6 Ways to Cope With the Stigma of Psoriasis
Every unbalance has the “root” of the problem, many are of emotional unresolved issues, finding the root of your issue is key. I have seen in Iridology the markings – your body remembers traumas and these must be resolved. I used to give classes about this topic and clients advance quickly in the recovery.
Having a network of supportive family, friends, and others can buoy you against life’s more difficult aspects. If you don’t have the support you need, there are psoriasis support groups that meet in person and online.
Many things affect psoriasis flares, but having a base of good health habits is always useful to your physical and mental well-being. Exercise, particularly, has been linked to improved body image, and that can help you feel less self-conscious.
Certain foods may affect your psoriasis symptoms. Learn how an anti-inflammatory diet that includes fish and antioxidant-rich foods could help improve the way you feel.
Gluten and Yeast
The link between psoriasis and gluten-intolerance is not fully understood, but some research suggests that people who have celiac disease, which is marked by a sensitivity to gluten (a protein found in wheat, rye, and barley), may be at increased risk for psoriasis. For these people, a gluten-free diet could lead to improvement in psoriasis symptoms. For everyone else, however, “while some skin conditions are worsened by wheat, no scientific studies support a gluten-free diet for psoriasis,” Yamauchi says. Some patients also feel yeast plays a role in worsening psoriasis. Again, no studies support the theory, but it couldn’t hurt to eliminate yeast for awhile and see if it helps.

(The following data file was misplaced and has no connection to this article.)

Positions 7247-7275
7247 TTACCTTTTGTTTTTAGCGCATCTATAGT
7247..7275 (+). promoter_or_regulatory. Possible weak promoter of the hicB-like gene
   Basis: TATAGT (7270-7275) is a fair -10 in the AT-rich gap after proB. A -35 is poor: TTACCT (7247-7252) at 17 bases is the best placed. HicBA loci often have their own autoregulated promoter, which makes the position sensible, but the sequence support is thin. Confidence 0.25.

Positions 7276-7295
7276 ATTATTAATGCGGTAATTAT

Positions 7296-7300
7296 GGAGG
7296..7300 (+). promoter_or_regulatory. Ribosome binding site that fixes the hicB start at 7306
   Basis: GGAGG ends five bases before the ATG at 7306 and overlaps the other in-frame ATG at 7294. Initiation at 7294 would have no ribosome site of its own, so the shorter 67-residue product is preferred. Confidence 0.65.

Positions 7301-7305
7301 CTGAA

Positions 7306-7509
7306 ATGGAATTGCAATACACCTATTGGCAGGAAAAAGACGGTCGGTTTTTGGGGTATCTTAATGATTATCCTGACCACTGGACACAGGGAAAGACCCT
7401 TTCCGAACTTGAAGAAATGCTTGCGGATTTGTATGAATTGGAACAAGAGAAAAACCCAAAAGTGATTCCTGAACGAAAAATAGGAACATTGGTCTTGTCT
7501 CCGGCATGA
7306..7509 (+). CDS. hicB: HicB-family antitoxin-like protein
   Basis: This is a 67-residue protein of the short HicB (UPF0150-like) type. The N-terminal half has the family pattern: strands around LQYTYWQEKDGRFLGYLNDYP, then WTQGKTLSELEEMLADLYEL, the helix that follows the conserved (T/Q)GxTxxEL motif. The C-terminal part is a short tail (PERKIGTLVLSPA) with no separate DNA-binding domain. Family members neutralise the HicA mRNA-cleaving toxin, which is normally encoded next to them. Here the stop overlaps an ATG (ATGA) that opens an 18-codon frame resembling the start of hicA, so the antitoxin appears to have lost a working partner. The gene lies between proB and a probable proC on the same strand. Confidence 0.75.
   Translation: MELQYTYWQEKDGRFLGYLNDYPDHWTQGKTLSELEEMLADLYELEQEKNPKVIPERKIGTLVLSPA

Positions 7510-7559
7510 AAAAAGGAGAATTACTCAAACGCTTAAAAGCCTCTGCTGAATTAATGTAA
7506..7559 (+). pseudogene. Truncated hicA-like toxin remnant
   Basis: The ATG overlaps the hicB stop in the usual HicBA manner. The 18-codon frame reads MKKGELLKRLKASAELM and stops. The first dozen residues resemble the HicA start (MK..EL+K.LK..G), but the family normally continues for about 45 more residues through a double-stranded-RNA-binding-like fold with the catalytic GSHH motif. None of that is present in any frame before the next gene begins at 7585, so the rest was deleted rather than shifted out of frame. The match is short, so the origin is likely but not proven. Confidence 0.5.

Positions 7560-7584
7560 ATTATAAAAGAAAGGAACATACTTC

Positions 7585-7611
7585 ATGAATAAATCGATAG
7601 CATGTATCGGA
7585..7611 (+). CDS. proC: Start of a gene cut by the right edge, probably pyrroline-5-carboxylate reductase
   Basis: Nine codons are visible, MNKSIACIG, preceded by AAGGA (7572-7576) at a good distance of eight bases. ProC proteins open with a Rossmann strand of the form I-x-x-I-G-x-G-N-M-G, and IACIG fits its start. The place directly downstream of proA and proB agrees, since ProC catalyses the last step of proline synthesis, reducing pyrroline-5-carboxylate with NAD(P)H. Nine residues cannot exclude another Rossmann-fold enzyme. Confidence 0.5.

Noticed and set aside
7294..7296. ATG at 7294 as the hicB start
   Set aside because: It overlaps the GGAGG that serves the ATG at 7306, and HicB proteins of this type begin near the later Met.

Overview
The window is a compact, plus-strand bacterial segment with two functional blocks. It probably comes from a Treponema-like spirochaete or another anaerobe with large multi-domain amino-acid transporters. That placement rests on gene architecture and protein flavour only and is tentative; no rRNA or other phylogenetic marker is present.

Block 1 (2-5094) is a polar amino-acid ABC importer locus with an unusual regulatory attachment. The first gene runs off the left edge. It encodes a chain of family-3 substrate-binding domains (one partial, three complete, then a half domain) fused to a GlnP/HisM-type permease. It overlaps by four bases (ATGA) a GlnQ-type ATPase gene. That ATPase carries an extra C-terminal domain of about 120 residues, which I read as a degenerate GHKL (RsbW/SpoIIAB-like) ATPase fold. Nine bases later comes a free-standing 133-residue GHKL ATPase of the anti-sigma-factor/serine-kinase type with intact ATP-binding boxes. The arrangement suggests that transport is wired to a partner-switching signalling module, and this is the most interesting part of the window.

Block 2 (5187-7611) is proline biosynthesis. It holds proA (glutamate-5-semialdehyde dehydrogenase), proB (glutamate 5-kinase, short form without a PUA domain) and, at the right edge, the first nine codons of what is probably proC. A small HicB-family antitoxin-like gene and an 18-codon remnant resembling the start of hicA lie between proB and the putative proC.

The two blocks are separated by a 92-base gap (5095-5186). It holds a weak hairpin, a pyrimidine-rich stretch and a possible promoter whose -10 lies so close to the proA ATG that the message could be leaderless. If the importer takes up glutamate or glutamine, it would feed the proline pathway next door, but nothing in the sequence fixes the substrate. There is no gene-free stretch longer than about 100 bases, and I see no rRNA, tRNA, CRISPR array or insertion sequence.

Dairy, fatty red meats, alcohol, fried foods could worsen psoriasis.
Fish and Omega-3s
Research shows that omega-3 fatty acids (essential fatty acids found in some fish) help reduce inflammation. In addition, the American Heart Association recommends that people eat fatty fish, such as albacore tuna, mackerel, salmon, herring, and lake trout, at least two times a week to protect against heart disease. Because people with psoriasis have more risk of heart disease, it makes sense for them to include anti-inflammatory omega-3s in their diet, Yamauchi says. However, no studies have found a benefit from fish oil for psoriasis.
Beware of Fad Diets for Psoriasis
One of the worst things you can do for your psoriasis is follow a fad or extreme psoriasis diet. A fad diet can rob your body of the nutrients it needs. “People with psoriasis hear of something that works for someone and want to try it, too,” Yamauchi says. “But if they follow extreme diets, it hurts rather than benefits them.” The best psoriasis diet is a healthy one — low in fat and rich in fruits, vegetables, and whole grains.
Herbals for Psoriasis
Skin Detox (Ayurvedic) #1298-8 As the largest organ of the body, the skin keeps outside invaders from entering the body, while it aids the blood in clearing toxins from the inside. The skin often reflects the condition of internal organs, especially when the blood is carrying a toxic overload. Sometimes, the skin helps the blood by storing toxins until the blood can handle them once again or tries to push the toxins out of the body via acne, boils and eczema.
The herbal combination Skin Detox is an Ayurvedic formula composed of sixteen herbs that benefit the skin. Skin Detox reduces skin inflammation and irritation, nourishes the skin and helps get rid of toxins which may be irritating the skin. It is useful for skin conditions like acne, boils, eczema, psoriasis, skin infections and topical ulcerations.
HSN-W (Hair-Skin-Nail), Zinc & Vitamin A&D
Tiao He Cleanse, BP-X or Enviro-Detox
Oregon Grape internally and externally
Herbal Skin Treatment (Lotion)
Daily bath with Roman Chamomile, Oregano & Lavender OILS
MSM with Glucosamine Cream, Pau D’Arco Lotion
Super Omega 3 EPA, Super GLA & DHA
Black Currant Oil (Capsules)
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